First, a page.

It also began the era of extreme (read: shameless) Hollywood marketing. On May 6, 2011 Thor was released, grossing 65 million dollars in its first weekend, and going on to earn more than 430 million dollars worldwide. We’re now deep into the summer blockbuster season.

So it got me wondering: are major studios using their mega movies to drive traffic to their websites?

uvs to major movie studios

Over the last two years, it looks like they’ve rarely gotten more than a million unique visitors in a month, with one glaring exception: Warner Brothers, which consistently gets over 2 million UVs a month. Half-Blood Prince was the second highest grossing film of 2009 behind movie mammoth Avatar, and Sherlock Holmes was at number 8. Because these films were driving WB’s traffic up so much, why weren’t other studios benefiting from their movies’ hype? Avatar is the highest grossing film of all time, but it did nothing for Fox’s UVs in December 2009. I realized that unlike WB, other studios don’t host their movies on subdomains—they set up new sites specifically for each movie.

So how do these sites stack up? Here are five of the six top grossing movies domestically this year. Each has a significant spike in daily reach right around their release date.

daily reach for summer movie sites

After just a few days, though, the sites become almost obsolete. Even The Hangover Part II, WB’s subdomain, falls to almost nothing. So then what is it keeping Warner Bros. at the top of the internet game? If it’s not blockbusters bringing in hundreds of millions, what is it?

uvs to warner brothers sites

Ellen DeGeneres’ show seems to drive about half of Warner Bros’ traffic.

I guess daytime TV is a blockbuster, too.

, , , , , , , , , , , , , , , , , , , , , , , , , , , , , , , , , , , , , , , , , , , , , , , , , , , , , , , , , , , , , , , , , , ,

Source: http://gizmodo.com/#!5792759/ebooks-are-now-overtaking-all-other-formats

eBooks Are Now Overtaking All Other FormatsIt’s starting to get a little frustrating when people ask whether or not they should get an eReader. Yes. If sales are any indication, whether you opt for a Kindle, Nook, or even your iPhone, ebooks are officially the present.

The Association of American Publishers is reporting that ebooks outsold their print counterparts in February, with sales coming out to more than $90 million. That comes a month after Amazon reported that Kindle ebooks were outdoing paperbacks. Paperbacks sold $81.2 million last month.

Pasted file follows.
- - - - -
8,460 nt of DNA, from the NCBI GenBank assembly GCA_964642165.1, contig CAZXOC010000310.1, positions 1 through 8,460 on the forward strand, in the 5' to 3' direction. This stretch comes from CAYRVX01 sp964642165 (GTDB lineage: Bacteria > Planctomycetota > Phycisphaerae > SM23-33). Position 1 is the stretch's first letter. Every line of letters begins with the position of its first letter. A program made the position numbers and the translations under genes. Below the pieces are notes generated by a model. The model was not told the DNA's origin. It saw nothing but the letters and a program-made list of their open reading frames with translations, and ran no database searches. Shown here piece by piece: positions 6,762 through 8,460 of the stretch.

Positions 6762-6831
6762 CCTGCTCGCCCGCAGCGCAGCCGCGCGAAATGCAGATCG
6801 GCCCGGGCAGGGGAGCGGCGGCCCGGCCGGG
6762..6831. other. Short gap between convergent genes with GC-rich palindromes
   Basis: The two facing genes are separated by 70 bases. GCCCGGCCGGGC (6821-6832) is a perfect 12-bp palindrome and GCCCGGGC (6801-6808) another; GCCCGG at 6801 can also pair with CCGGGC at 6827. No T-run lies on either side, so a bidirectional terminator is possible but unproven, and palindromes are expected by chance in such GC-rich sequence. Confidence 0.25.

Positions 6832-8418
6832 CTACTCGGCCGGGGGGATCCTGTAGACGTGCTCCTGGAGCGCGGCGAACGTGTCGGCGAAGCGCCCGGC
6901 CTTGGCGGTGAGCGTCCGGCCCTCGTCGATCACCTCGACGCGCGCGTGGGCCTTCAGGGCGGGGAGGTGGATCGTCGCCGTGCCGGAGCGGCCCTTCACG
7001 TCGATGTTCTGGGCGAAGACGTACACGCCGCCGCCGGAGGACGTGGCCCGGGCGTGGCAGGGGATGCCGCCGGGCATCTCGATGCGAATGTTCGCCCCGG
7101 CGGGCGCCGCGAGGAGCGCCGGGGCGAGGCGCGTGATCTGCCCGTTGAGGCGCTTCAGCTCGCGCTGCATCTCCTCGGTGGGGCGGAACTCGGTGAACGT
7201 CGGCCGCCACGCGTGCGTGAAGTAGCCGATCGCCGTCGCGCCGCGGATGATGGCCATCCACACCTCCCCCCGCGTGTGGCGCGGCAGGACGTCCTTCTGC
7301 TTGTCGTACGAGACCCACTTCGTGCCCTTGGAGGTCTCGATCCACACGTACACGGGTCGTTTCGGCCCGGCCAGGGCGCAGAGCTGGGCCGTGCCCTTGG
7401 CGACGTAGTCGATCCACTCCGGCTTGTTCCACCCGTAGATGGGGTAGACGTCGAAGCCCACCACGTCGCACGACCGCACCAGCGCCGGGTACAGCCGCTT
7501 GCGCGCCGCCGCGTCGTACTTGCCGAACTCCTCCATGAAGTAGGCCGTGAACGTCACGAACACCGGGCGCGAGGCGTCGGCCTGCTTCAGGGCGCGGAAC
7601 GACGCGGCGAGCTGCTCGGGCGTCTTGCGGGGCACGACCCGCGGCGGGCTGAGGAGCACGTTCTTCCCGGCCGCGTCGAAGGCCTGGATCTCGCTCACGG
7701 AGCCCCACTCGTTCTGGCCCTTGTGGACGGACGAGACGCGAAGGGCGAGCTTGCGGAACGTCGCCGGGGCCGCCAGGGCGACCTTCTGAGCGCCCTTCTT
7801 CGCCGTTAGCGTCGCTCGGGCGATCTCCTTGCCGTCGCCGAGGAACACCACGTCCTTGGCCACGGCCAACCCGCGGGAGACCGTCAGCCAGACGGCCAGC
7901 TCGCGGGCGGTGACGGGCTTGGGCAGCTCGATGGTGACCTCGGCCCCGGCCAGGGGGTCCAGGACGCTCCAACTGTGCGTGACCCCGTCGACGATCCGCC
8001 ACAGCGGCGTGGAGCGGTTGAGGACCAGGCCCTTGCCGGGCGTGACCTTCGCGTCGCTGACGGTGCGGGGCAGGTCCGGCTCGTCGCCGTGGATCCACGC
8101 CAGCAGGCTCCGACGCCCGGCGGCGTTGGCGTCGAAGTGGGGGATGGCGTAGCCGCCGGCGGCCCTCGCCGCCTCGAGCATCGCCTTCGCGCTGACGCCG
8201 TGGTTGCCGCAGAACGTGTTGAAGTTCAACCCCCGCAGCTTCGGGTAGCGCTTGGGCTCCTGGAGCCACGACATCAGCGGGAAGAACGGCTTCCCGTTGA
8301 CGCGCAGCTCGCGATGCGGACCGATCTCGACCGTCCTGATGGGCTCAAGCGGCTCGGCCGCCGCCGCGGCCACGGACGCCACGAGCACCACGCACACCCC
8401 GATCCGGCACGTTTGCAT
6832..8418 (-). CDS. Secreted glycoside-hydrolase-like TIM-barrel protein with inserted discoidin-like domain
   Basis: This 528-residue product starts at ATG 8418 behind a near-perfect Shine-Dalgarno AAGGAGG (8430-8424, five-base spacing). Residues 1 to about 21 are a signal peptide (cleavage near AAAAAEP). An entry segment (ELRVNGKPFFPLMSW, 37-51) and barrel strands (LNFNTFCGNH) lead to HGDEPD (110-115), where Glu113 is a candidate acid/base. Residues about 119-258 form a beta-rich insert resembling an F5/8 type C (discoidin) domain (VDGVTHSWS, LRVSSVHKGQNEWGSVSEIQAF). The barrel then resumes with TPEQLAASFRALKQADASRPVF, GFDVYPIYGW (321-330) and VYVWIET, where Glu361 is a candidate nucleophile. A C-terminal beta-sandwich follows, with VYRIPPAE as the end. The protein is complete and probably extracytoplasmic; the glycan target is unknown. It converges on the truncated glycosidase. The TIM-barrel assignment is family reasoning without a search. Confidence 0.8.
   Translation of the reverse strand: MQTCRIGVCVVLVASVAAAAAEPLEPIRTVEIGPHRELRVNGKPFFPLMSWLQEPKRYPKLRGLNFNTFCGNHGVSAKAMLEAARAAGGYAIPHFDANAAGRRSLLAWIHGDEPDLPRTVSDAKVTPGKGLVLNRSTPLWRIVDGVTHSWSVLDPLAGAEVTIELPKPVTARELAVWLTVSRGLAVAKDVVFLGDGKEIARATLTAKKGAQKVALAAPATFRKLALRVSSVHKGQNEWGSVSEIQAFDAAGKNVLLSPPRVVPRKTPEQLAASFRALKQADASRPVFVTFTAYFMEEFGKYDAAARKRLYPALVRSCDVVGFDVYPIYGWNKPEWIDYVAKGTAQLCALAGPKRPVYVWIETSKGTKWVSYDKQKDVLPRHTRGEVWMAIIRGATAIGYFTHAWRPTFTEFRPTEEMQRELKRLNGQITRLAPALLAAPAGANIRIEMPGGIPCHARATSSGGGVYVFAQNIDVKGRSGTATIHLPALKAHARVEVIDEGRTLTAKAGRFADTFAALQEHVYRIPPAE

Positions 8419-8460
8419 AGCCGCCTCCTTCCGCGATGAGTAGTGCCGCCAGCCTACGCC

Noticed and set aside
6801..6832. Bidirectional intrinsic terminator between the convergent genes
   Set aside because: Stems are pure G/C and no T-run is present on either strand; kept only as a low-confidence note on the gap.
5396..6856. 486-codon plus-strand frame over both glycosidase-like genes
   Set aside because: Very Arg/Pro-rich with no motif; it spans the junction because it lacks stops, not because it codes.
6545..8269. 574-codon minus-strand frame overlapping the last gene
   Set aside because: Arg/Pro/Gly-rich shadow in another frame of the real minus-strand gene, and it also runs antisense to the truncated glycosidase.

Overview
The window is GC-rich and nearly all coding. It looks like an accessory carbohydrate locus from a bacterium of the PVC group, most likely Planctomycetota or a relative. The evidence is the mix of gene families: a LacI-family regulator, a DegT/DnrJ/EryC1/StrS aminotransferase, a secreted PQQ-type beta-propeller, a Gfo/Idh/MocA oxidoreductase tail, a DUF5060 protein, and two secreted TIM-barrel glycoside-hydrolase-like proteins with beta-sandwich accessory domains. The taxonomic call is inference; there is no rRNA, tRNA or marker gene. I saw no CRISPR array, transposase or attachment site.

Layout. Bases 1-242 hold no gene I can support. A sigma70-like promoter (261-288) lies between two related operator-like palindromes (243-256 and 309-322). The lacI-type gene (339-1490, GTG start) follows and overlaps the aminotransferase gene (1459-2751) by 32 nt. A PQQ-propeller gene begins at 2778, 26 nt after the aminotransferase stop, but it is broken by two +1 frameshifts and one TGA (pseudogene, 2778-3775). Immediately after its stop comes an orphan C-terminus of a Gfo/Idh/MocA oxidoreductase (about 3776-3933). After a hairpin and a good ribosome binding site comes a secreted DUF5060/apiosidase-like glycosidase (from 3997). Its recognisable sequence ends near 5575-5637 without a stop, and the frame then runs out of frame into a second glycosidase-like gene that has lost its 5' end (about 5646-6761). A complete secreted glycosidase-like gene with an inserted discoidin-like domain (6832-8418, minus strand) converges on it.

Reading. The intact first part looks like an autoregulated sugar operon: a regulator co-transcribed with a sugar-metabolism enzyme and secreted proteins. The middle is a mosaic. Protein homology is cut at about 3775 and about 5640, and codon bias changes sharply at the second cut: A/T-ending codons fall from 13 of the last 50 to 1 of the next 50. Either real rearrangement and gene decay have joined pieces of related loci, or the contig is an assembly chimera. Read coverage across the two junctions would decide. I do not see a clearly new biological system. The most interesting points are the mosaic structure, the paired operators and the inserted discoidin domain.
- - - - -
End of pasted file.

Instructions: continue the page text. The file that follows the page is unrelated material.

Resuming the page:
It should be noted, however, that the report isn’t definite. Andi Sporkin, spokeswoman for the AAP, told CNN that the findings don’t account for every book sold as some publishers may choose to not submit their numbers. What’s more, they do admit that the numbers are coming out of the Christmas season. However, 202% growth in any medium can be used as a barometer for what’s going on right now. [CNN Money via AAP]

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Source: http://www.businessinsider.com/chart-of-the-day-change-in-operating-earnings-in-q1-2011-4

The first week of earnings season is in the book!

This chart from UBS breaks it all down by sector.

So far, total operating earnings are up 12.6%, and not surprisingly the fastest-growing sectors are basic materials and energy.

Only telecom and utilities have seen a decline in operating earnings.

chart of the day, operating earnings, april 2011

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Source: http://www.engadget.com/2011/04/08/us-doj-approves-googles-acquisition-of-ita-but-not-without-sti/

The United States government may be dissolved tomorrow, but it’s certainly taking care of one final piece of business before going into shutdown: this. If you’ll recall, Google announced its intentions to acquire ITA for $700 million in July of last year, and as we cruise into the start of America’s summer travel season, all signals are go. Today, the US Department of Justice approved Google’s request to move forward with the buy, but rather than having the entire travel search market under its wing, El Goog’s going to have to make a smattering of concessions in order to get the right signatures. For starters, the search monolith will allow ITA’s existing client contracts to extend into 2016, and it’ll let both current and new customers license ITA’s QPX software on “fair, reasonable and non-discriminatory terms.” No one’s saying when the integration will be complete (or start, for that matter), but we’re desperately anxious to see just how Kayak and Bing Travel react after this launches in earnest. Power to the searchers, as it were.

US DoJ approves Google’s acquisition of ITA, but not without stipulations originally appeared on Engadget on Fri, 08 Apr 2011 17:06:00 EDT. Please see our terms for use of feeds.